Companies report advantages concentrated on cost savings, risk avoidance, and positive talent outcomes from their workforces. For example, it is estimated that an average employer can save $11,000 per year per half-time telecommuter based upon savings from lost productivity, retention, real estate requirements, transit subsidies, and reduced absenteeism.  

Other key reasons for adopting the approach to optimizing remote work include access to broadened talent pools (cited by 80% of companies), enhanced talent attraction and retention (77%), real estate and equipment savings (42%), improved employee mental health (37%), and increased productivity (30%). Other key benefits cited are maintaining an organizational culture, facilitating collaboration, and real estate investments, among the leading reasons driving flexible return-to-office mandates worldwide in 2023.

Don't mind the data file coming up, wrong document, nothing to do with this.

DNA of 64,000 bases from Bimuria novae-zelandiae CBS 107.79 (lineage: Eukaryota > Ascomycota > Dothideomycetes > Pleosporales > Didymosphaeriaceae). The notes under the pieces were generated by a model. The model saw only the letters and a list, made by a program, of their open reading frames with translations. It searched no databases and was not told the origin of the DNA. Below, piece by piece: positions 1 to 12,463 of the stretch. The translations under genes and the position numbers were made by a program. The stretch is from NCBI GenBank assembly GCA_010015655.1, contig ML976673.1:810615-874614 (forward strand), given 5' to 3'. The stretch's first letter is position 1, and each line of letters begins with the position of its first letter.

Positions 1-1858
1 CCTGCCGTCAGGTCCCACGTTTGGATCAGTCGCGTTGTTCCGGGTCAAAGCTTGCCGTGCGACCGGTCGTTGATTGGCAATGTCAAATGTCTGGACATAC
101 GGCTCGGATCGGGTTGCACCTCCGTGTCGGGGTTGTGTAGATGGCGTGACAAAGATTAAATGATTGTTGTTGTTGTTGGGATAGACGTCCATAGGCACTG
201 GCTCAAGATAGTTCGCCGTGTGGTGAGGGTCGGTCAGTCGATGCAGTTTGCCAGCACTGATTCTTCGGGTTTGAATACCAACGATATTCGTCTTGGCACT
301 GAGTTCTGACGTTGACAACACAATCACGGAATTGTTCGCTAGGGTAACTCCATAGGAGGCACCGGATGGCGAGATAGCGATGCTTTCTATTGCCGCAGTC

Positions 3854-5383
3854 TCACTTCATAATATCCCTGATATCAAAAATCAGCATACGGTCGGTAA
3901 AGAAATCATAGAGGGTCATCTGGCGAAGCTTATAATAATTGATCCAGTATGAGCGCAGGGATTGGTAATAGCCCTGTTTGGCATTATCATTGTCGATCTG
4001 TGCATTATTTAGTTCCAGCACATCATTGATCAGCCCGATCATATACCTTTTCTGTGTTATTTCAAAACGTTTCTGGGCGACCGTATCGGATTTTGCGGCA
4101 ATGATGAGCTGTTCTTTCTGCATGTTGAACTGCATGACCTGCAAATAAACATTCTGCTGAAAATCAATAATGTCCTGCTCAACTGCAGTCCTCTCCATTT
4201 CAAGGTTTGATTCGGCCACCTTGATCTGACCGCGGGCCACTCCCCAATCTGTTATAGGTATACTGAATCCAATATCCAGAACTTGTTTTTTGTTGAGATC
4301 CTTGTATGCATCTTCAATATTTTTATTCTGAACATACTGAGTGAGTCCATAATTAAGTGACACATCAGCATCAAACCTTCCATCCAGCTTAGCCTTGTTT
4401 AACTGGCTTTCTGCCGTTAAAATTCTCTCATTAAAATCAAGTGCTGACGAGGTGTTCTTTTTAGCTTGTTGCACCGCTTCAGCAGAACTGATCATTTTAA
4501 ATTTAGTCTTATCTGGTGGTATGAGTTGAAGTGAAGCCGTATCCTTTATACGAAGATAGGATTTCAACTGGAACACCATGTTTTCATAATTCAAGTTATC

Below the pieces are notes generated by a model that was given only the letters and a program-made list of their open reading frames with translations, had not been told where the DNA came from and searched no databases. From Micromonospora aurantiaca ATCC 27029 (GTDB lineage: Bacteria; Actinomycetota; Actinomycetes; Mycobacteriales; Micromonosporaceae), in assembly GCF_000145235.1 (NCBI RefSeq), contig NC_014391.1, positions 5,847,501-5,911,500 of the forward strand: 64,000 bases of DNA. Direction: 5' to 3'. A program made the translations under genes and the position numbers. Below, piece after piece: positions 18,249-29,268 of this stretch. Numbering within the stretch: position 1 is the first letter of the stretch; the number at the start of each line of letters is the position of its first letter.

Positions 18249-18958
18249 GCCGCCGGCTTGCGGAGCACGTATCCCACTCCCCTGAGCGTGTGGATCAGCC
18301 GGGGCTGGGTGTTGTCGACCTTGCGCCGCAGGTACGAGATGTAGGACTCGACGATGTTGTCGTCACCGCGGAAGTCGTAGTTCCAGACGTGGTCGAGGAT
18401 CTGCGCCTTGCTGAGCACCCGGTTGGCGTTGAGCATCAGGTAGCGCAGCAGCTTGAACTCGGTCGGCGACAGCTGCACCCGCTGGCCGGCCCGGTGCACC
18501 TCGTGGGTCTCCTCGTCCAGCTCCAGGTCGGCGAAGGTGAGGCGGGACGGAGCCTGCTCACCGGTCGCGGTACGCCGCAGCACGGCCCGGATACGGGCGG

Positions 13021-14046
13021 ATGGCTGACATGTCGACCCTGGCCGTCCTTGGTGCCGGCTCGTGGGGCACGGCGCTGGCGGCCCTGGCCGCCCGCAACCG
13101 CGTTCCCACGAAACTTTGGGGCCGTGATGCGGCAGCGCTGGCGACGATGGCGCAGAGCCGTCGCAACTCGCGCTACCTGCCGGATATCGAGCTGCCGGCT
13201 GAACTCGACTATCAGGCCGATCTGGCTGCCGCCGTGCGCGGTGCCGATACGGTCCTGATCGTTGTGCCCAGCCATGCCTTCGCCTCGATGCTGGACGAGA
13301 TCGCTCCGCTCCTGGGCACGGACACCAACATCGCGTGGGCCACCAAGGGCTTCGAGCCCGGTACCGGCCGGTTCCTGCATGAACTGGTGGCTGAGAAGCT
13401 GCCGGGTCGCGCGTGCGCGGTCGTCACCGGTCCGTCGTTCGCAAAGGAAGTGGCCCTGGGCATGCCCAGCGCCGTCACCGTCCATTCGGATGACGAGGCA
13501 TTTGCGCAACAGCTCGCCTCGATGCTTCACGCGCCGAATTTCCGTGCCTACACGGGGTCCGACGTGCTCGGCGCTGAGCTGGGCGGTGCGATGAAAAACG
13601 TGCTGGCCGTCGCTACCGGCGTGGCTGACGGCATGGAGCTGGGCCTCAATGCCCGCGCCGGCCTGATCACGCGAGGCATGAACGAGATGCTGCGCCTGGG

On the talent engagement and retention front, a compelling statistic is that 80% of employees reported that they would be more loyal to companies offering flexible work schedules.

Person experiencing issues with remote work

Three primary issues and challenges with remote work

Organizational readiness and managerial skills

Interesting observations are coming out about the effectiveness of enterprise implementations of remote work policies and practices. For example, 75% of companies have not yet trained their managers to lead remote teams after four years of allowing remote work. They have not defined team norms, established standards for running mixed onsite/offsite employee meetings, or adopted best practices for leading teams across geographic and time zone boundaries. This lack of guidance and a strategy for optimizing remote work is shocking, given how common such work arrangements already are.